The Ancient Physiological Notions Underlying Hebrews 11:11
In the 1924 volume of the religious journal, The Expositor, Henry Cadbury writes an article titled The Ancient Physiological Notions Underlying John 1:13 and Hebrews 11:11, in which he concludes:Accordingly it may be left as at least one possibility that the author of Hebrews meant what he seems to say, that "Sarah also herself by faith received power to deposit seed."
What follows is that part of his article dealing with Hebrews 11:11.
The Ancient Physiological Notions Underlying[PAGE 437]
John 1:13 and Hebrews 11:11
The Expositor, 9th Series, Volume II, 1924
Hebrews 11:11 - πιστει και αντη Σαρρα στειρα δυναμιν εις καταβολην σπερματος ελαβεν και παρα καιρον ηλικιας
This passage has caused the commentators difficulty, since they believe καταβολην σπερματος applies only to the father. Hence they have usually adopted one of several expedients:
1. σπερμα has been understood to mean "progeny" or "family" and καταβολην is taken of the "founding" of a family, like the καταβολην κοσμον elsewhere in the New Testament. In this sense it can be applied to the mother quite as well as to the father, but there seems [PAGE 438] to be no support for the combination in this sense, while it is stereotyped in connexion with the conception of a child (see Wettstein ad loc).
2. καταβολην σπερματος is understood to refer to the father, and Abraham is made the subject of δυναμιν ελαβεν and ηγησατο in the sequel as of the preceding verbs, while αντη Σαρρα is pointed as a dative (so W.H. mg.) construed loosely as a dative of association. Against this interpretation is not only the awkwardness of the dative, but the fact that in the anaphora of πιστε, in this chapter of instances the principal person is named next. Here, after mention of Abraham, the και αντη calls attention to the change of subject, "Sarah herself also" as well as her husband. It is quite perverse, therefore, to try to refer the sentence to Abraham.
3. A kind of ellipsis is suggested by which Sarah is kept the subject of the verb ελαβεν, but Abraham is supplied as the subject of καταβολην: "Sarah received power for Abraham to deposit seed." The improbabilty of such an interpretation needs no comment.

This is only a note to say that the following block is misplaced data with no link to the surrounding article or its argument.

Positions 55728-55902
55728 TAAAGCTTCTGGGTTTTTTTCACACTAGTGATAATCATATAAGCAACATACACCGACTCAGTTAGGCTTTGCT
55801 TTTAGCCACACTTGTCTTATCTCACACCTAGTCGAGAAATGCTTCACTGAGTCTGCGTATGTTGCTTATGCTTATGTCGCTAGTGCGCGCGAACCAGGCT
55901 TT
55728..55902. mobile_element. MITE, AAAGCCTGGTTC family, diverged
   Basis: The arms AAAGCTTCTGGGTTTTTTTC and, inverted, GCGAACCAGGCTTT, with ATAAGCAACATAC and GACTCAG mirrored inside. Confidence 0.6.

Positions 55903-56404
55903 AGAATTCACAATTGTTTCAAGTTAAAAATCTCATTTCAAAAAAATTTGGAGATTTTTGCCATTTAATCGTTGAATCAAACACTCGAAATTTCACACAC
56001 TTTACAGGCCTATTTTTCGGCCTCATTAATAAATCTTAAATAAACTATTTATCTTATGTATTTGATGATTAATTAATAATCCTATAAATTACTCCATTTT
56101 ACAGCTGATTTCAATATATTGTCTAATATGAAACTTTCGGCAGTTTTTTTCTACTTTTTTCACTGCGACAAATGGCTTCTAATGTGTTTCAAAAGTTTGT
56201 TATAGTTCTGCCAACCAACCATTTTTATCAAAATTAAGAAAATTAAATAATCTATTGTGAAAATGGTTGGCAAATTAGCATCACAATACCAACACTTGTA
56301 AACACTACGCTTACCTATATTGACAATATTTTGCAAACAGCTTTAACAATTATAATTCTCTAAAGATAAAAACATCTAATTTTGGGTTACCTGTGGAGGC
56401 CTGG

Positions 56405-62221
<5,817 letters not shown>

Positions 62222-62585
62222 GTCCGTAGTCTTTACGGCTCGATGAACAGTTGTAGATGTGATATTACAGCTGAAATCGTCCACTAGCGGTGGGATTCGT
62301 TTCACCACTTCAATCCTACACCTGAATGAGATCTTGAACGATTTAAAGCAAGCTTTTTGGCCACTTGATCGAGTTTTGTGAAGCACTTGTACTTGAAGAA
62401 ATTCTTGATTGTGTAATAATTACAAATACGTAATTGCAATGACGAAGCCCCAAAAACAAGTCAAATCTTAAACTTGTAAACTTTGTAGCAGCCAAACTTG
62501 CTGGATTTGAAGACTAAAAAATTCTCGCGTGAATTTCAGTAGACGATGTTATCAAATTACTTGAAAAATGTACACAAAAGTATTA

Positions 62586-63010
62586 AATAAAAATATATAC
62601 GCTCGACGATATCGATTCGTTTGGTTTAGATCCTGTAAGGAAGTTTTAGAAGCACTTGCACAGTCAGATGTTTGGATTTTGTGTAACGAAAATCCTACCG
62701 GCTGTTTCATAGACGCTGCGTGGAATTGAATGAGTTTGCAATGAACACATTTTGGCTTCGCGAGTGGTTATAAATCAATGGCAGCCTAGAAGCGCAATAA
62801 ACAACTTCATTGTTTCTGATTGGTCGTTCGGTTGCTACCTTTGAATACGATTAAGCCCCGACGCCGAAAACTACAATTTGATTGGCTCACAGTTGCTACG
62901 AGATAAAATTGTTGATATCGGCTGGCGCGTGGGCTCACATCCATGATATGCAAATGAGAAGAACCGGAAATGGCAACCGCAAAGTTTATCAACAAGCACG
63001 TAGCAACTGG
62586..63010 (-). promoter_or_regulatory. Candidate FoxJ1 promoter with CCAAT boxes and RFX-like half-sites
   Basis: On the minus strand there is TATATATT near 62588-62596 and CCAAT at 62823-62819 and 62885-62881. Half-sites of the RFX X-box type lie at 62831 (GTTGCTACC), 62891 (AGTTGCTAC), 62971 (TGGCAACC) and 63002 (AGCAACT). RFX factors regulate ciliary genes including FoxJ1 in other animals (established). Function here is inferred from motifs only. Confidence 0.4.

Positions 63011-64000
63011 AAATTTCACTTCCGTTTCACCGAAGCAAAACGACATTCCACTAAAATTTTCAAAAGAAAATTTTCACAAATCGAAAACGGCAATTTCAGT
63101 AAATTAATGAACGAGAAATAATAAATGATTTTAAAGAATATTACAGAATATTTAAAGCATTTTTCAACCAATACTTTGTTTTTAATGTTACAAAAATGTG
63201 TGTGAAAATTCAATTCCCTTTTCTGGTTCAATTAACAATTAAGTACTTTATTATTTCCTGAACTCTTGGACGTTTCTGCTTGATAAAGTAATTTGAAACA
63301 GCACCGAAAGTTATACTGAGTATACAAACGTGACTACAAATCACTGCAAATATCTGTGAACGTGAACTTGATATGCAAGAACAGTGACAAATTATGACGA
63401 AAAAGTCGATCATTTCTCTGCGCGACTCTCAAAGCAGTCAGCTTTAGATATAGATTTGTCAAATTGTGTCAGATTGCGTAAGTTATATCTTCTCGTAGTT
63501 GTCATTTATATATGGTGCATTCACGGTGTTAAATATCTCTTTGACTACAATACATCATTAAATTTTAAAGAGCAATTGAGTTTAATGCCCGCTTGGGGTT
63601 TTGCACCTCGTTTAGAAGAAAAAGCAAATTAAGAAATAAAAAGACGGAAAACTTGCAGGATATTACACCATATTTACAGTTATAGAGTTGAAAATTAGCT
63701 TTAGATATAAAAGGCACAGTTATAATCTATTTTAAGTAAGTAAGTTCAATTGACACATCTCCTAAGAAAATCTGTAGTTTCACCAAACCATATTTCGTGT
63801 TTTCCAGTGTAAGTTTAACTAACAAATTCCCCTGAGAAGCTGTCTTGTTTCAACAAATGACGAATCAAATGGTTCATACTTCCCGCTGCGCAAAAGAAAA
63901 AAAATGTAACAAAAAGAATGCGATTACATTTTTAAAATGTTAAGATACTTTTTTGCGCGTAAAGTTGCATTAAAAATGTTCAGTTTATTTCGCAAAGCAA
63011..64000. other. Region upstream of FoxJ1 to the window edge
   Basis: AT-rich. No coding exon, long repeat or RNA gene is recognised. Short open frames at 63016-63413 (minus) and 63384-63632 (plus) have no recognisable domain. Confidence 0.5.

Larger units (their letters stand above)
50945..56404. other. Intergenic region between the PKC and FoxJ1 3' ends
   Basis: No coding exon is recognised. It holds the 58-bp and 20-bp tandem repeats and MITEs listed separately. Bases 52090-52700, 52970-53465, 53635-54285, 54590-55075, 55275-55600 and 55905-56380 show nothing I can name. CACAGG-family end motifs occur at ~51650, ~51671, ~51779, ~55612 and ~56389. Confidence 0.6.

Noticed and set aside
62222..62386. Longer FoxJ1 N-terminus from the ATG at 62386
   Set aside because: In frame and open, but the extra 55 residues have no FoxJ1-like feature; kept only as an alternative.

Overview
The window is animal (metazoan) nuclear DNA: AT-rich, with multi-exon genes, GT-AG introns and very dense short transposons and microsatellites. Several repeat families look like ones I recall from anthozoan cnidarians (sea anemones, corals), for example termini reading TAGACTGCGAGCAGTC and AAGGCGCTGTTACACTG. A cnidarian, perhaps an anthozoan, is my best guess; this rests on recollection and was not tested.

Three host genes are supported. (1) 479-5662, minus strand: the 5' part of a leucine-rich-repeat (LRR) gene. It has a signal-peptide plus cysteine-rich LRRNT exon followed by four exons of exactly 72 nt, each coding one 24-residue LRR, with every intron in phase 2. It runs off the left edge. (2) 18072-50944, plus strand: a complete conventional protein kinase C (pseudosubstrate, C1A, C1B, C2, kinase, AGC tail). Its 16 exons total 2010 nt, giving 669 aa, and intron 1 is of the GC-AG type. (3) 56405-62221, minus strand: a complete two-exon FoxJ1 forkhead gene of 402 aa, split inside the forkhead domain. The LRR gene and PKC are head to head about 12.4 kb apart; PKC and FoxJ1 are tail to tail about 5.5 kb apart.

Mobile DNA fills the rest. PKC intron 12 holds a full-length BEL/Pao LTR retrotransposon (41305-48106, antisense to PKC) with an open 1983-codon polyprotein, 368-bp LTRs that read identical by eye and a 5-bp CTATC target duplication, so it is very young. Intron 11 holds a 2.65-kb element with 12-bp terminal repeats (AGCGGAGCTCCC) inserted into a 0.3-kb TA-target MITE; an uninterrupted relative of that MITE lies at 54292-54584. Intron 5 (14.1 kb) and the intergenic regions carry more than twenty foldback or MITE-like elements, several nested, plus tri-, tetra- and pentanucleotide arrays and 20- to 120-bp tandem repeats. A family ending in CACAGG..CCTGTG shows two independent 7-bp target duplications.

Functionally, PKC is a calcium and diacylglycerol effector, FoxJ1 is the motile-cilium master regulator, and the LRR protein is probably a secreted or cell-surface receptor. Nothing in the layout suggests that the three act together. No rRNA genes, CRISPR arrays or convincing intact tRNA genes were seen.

4. A fourth solution is offered by Windisch ad loc. He cuts the Gordian knot by excision: "Was nun neu hervorgehoben wird (δυναμιν εις καταβολην σπερματος ελαβεν), kann in dem vorliegenden Wortlaut nur von dem Manne gelten (von der Frau sagt man εις νποδοχην), auch nimmt die Fortsetzung nur auf Abraham Bezug (αψ ενος . . . . . νενεκρωμενον); also ist doch wohl der Text verderbt. Das Einfachste ist, man faast (και) αντη Σαρρα als Glosse, die versehentliche in den Text geraten ist."
But another alternative is suggested when one considers the ancient differences of viewpoint as presented, for example, in T.C. Allbutt's Greek Medicine in Rome 1921, Chapter XIV, "Doctrines of Generation". From this it is clear that "the idea of the deposit of the embryo by the male to be nourished by the female, as in a nest", or as seed sown in the soil, which we find in both Aristotle and in other writings both before and after, did not hold undisputed sway. Hippocrates and Galen attributed seed to both female and male. The female seed is called not merely αιμα, but σπερμα (see footnote below), e.g., in Galen, De semine, Book II, and has an active formative function (δυναμις) beyond the receptive function attributed generally to the female to whose catamenia even Aristotle conceded a generative substance (γονη). A single quotation will suffice -- from Firmianus Lactantius, De opificio dei, xii. 6 (C.S.E.L. XXVII, p. 45): "Conceptum igitur Varro et Aristotles sic fieri arbitrantur, aiunt non tantum maribus inesse semen, verom etiam feminis, et inde plerumque matribus similes procreari, sed earum semen sanguinem esse pergatum : quod si recte cum virili mixtum sit, utraque concreta et simul coagulata informari."
It is doubtful whether Aristotle really went so far, but evidently other authorities did. When doctors disagree layman may be excused for some laxity of expression. Accordingly it may be left as at least one possibility that the author of Hebrews 11:11 meant what he seems to say, that "Sarah also herself by faith received power to deposit seed."
Footnote: Conversely the male σπερμα is said sometimes to called by metonymy αιμα. So a few commentators actually explain the αιματων in John 1:13. It is usual to quote in support of the equation Eustathius on Iliad vi. 211, ως του σπερματος υλην του αιματος εχοντ.